•  After fresh vegetables are picked and harvested, they often travel a long distance to make it to our grocery stores. During this journey, the nutrients in the food slowly decrease – especially delicate vitamins like vitamin C and B vitamin thiamine. According to Healthline US, studies have shown that green peas can lose up to 51% of their vitamin C during the first 24-48 hours of harvesting.
  • On the other hand, frozen produce’s nutrients are sealed into them during the freezing process. As they are usually snap frozen with special machinery soon after they’re picked, the nutrients are locked in – making them just as nutritious as their freshly picked counterparts. The snap freezing process means it’s pretty easy to have a higher concentration of vitamins in a frozen vegetable than a fresh one.
  • There’s no question that frozen vegetables have a longer shelf life, but if they’re stored for too long, some nutrients begin to break down. Studies suggest that this process starts after about a year,
  • Some vegetables are blanched before freezing. This involves placing the produce in boiling water for a few minutes, killing harmful bacteria and preventing any loss of flavour, colour and texture. However, it also results in the loss of water soluble nutrients and water soluble vitamins like B vitamins and vitamin C. This doesn’t apply to frozen fruit, which doesn’t undergo blanching.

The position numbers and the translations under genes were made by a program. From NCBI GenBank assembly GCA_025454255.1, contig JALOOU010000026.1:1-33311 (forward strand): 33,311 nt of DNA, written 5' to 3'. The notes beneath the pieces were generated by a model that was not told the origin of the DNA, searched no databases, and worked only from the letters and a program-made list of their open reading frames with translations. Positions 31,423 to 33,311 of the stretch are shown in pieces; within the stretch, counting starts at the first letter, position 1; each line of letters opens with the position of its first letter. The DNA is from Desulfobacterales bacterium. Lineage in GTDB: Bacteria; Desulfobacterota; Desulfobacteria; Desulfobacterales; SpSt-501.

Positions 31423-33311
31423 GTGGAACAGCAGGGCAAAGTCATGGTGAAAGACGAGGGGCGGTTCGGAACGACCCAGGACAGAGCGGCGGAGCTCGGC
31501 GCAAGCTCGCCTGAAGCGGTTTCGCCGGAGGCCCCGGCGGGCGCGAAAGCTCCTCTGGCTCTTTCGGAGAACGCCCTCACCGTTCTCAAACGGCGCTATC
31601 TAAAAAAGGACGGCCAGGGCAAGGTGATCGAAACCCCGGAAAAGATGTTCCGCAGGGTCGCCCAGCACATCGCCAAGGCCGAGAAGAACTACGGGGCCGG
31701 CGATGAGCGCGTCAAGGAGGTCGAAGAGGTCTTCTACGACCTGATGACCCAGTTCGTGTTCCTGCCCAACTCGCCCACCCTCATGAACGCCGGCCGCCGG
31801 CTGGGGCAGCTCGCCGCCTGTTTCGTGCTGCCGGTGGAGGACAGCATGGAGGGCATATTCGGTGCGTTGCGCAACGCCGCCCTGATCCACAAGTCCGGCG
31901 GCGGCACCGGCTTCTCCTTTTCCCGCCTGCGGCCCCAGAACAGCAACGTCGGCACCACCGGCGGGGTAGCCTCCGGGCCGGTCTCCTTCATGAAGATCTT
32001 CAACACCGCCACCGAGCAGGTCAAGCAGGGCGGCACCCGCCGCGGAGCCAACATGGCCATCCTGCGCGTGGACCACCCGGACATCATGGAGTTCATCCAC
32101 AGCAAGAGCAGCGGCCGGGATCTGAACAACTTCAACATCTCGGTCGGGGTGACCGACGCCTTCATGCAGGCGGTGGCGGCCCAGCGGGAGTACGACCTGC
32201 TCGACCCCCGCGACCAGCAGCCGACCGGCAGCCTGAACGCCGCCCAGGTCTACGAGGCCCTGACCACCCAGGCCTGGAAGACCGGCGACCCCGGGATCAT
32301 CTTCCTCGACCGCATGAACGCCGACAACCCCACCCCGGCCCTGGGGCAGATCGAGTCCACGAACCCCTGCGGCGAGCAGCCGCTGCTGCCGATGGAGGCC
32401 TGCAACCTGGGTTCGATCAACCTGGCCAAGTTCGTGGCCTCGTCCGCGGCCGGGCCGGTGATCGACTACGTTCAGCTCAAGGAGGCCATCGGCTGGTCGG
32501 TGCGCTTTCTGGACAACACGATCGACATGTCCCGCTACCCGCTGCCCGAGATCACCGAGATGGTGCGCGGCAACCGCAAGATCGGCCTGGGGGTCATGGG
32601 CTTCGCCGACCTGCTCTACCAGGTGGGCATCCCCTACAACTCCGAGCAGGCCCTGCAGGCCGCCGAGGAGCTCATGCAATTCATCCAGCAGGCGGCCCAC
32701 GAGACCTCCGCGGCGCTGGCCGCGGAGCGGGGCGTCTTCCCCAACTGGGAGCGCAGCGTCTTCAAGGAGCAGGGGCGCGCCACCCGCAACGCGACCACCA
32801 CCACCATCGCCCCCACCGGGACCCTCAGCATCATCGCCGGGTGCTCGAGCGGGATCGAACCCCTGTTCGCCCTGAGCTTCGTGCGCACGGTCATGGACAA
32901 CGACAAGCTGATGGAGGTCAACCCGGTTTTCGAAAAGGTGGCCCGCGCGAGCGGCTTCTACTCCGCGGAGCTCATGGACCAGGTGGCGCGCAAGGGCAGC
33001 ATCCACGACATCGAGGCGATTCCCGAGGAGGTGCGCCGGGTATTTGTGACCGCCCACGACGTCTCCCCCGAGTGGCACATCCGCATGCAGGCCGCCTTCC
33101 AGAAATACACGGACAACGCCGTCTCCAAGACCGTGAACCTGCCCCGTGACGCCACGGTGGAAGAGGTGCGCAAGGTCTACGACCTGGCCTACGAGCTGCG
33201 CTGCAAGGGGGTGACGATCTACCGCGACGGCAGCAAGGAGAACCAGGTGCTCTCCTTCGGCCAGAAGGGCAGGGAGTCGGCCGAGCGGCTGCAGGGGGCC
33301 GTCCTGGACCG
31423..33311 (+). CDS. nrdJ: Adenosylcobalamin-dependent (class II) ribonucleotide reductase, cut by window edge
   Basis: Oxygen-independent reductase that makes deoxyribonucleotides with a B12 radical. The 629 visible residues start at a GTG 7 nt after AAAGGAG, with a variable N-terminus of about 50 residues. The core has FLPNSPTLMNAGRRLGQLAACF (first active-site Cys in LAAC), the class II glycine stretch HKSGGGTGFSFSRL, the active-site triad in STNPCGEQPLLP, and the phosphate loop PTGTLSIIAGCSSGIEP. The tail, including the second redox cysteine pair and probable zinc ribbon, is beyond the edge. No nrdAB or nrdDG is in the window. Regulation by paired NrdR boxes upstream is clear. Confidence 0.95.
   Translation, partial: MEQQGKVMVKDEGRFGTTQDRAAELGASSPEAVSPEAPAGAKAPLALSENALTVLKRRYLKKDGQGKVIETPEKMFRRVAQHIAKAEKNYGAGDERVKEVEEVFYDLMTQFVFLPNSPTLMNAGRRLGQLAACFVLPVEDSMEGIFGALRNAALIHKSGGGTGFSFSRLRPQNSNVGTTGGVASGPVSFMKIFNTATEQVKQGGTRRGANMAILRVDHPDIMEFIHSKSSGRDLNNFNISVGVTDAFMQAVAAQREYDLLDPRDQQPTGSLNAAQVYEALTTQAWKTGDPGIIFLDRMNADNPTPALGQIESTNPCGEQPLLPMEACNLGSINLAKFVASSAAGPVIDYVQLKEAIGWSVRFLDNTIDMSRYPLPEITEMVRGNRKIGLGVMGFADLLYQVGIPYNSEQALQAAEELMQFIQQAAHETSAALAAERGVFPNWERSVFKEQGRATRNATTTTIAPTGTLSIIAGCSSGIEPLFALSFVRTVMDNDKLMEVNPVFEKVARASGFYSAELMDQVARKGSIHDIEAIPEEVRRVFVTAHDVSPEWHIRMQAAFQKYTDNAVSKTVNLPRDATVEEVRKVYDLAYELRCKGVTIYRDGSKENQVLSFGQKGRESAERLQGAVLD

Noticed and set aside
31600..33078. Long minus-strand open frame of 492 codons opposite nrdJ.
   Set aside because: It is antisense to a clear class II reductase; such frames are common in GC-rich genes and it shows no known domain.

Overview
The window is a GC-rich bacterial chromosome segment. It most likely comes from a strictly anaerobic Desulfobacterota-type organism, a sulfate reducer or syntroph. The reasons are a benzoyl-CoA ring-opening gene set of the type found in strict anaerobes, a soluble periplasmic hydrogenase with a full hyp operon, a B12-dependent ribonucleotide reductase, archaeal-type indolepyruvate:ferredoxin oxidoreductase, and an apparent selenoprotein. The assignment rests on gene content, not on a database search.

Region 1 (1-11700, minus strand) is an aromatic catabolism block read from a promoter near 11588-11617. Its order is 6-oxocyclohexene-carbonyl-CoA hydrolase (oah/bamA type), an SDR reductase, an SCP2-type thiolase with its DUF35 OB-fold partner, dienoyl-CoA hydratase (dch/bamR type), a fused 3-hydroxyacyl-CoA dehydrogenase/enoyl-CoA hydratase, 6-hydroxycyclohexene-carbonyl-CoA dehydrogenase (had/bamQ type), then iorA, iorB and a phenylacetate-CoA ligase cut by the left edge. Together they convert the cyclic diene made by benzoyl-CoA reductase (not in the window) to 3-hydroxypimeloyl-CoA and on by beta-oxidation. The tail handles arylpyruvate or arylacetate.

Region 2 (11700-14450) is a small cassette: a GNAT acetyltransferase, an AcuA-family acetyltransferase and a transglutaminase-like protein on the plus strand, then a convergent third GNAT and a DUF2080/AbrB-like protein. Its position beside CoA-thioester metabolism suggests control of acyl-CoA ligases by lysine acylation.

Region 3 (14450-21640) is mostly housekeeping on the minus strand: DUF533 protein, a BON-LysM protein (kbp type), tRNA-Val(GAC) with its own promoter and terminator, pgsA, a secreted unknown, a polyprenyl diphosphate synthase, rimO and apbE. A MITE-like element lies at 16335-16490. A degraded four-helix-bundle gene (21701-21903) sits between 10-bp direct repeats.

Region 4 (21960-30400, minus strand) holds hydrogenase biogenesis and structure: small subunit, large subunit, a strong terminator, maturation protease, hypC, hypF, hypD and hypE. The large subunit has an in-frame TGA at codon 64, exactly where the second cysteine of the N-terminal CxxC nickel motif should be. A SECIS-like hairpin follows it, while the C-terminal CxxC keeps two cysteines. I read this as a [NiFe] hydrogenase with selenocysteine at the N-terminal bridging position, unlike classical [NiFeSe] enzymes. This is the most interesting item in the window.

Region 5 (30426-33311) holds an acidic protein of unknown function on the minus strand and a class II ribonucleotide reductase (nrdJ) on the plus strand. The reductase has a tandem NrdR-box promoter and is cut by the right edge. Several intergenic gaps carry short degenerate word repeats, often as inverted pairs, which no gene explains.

• Studies show that vitamin A, vitamin E, minerals, carotenoids and fibre levels are not impacted by blanching and are similar in fresh and frozen produce.

No preparation is needed with fresh vegetables! Since they’re pre-prepped and chopped, they can go straight into whatever you’re cooking, saving you time and effort. A mixed bag of frozen veggies can be a quick and simple healthy homemade takeaway honey soy stir-fry and some peas or green beans can be chucked straight into a soup or a chilli.

Frozen spinach vs fresh

We’ve already compared the price of frozen and fresh spinach – so you already know how much more bang for your buck you can get from these frozen green leaves.
But how does fresh vs frozen spinach stack up on other counts?

  • Nutrients – a former food science and technology researcher at the University of California, Davis, found that spinach loses 75% of its vitamin C content in seven days if stored in the refrigerator. In comparison, it only loses 30% of its vitamin C when frozen.
    Frozen spinach is also more densely packed, meaning you get more of it in less volume. We estimate that one cup of frozen has more than four times the amount of nutrients (including fibre, folate, iron, and calcium) as a cup of fresh spinach.
  • Flavour – little to no difference!